Kate Manheim, patt. (pattern) 14-A-#a-b-#3-b, February 2004, archival digital print.
About 20 years ago I had the good fortune to work on an opera by Kathy Acker and Peter Gordon that Richard Foreman directed; I designed the set and costumes. It was The Birth of the Poet, and Kate Manheim played the lead, a character loosely based on Cynthia, the lover of Sextus Propertius. Kate had for many years been an icon of the downtown art and theater worlds. Her manner in rehearsal, her attack and her way of internalizing the jagged, prickly and sad libretto stood out. Her character vibrated with urgency. Richard tried to get the other actors to see their parts as similarly necessitated—as if their survival depended on an attitude of not making any excuses. He told them, in effect, that the only thing that would put the play over was their sheer pugnacious audacity, which even in the face of disapproval or indifference would bring the world of the play into existence.
I thought of his little speech when I saw the sizable body of visual work that Manheim has made over the past few years. Her work as an actor in 16 years’ worth of Foreman plays was sui generis. She was by turns seductive, disturbing, heartbreaking, vulnerable, funny, manic, and mystical. She was the girl/woman alone in a universe indifferent at best, and often malevolent.
In 1987, Manheim retired from the stage and went to art school. It took her a while to find her voice in two dimensions, but with the help of a computer, she managed to rebuild the mystical gaze of her performing self. Her new work seems to answer the question, as Kate would put it, “What do you get when you cross an exhibitionist with a recluse?” The obsessive generosity of this work (I will give more and more of myself) feels aligned with Manheim the actor. The pictures are made by applying variation after variation of pattern and color to linear forms that resemble something humanoid, prehistoric, Mayan, and cabalistic. They are, for Manheim, totemic forms. Each is also, as Richard Foreman says, a “Loki,” something shape-shifty and hard to pin down. The “art content” is totemic. The patterns are digital manipulations of pieces of iconic art: Marsden Hartley, Léger, and improbably Rouault, among others. The result looks like what you’d see if you cut people open and found kaleidoscopes inside. They have a shattered-prism feeling. They’re like snowflakes, with that sense of a closed-in magic world, or prayer wheels that have been splintered into pieces and put back together.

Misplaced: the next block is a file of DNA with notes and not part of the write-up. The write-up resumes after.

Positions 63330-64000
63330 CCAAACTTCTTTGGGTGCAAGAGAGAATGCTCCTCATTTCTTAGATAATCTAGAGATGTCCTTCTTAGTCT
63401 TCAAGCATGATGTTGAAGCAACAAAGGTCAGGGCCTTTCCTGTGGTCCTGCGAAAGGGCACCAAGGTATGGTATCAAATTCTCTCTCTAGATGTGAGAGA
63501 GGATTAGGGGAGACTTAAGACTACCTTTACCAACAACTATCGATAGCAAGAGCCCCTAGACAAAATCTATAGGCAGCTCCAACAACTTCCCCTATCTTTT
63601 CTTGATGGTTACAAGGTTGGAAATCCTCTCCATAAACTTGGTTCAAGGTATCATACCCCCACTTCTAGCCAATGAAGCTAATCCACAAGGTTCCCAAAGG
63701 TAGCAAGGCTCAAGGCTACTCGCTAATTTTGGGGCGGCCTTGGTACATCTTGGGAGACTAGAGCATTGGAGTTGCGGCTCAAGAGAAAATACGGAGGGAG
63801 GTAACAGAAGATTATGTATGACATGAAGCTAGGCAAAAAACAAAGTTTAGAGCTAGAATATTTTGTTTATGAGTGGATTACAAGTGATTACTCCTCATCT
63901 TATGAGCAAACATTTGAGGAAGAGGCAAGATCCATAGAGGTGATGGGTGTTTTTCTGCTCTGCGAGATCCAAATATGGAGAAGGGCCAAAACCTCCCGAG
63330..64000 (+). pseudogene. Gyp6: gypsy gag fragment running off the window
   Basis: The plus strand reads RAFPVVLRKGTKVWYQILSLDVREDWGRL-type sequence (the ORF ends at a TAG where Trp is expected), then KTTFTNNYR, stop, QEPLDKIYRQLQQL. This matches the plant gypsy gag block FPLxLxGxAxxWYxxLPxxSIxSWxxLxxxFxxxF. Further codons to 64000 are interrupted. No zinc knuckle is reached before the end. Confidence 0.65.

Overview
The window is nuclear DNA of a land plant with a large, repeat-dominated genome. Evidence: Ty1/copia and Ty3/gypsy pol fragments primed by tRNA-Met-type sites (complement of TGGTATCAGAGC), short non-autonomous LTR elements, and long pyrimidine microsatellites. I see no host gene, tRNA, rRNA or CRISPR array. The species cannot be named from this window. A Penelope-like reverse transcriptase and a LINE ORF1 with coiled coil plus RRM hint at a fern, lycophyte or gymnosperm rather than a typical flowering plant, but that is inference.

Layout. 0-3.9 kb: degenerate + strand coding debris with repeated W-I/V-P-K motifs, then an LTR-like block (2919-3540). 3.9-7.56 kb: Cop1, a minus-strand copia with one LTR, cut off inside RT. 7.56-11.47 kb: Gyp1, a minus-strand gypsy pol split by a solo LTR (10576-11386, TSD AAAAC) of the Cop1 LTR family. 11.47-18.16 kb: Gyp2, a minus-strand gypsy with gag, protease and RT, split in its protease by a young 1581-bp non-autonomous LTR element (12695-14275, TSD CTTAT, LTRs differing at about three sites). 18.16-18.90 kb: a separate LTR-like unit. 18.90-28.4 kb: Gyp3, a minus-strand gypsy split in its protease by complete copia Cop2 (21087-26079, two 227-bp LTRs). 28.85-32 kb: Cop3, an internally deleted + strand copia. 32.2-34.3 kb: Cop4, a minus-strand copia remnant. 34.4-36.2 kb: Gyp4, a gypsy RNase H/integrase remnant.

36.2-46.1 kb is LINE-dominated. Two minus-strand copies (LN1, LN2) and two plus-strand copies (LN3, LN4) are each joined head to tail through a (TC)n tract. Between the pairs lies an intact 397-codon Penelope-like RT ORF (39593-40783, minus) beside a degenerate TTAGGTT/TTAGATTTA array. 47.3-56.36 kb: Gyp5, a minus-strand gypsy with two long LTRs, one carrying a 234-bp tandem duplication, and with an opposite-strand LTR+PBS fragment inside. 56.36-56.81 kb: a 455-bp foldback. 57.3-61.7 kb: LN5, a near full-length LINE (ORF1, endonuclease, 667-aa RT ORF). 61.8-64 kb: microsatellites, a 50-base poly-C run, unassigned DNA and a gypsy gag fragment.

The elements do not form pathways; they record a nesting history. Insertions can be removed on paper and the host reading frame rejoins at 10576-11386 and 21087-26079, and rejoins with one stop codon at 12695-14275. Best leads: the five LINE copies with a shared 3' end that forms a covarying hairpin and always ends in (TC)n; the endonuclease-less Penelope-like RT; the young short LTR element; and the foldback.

Overall the pictures feel shadowed by something dark, something foreboding outside the frame. But some of them have a forthrightness that comes from a value pattern in a major key—jauntiness in the face of adversity.
Kate Manheim, Patt. (pattern) 27A-a-#a-d-g, February 2004, archival digital print.
Kate Manheim, Totem Loki #522-A-#a-e-#2, August 2004, archival digital print.
Kate Manheim, Totem Loki #578-A-#a-h-#1, August 2004, archival digital print.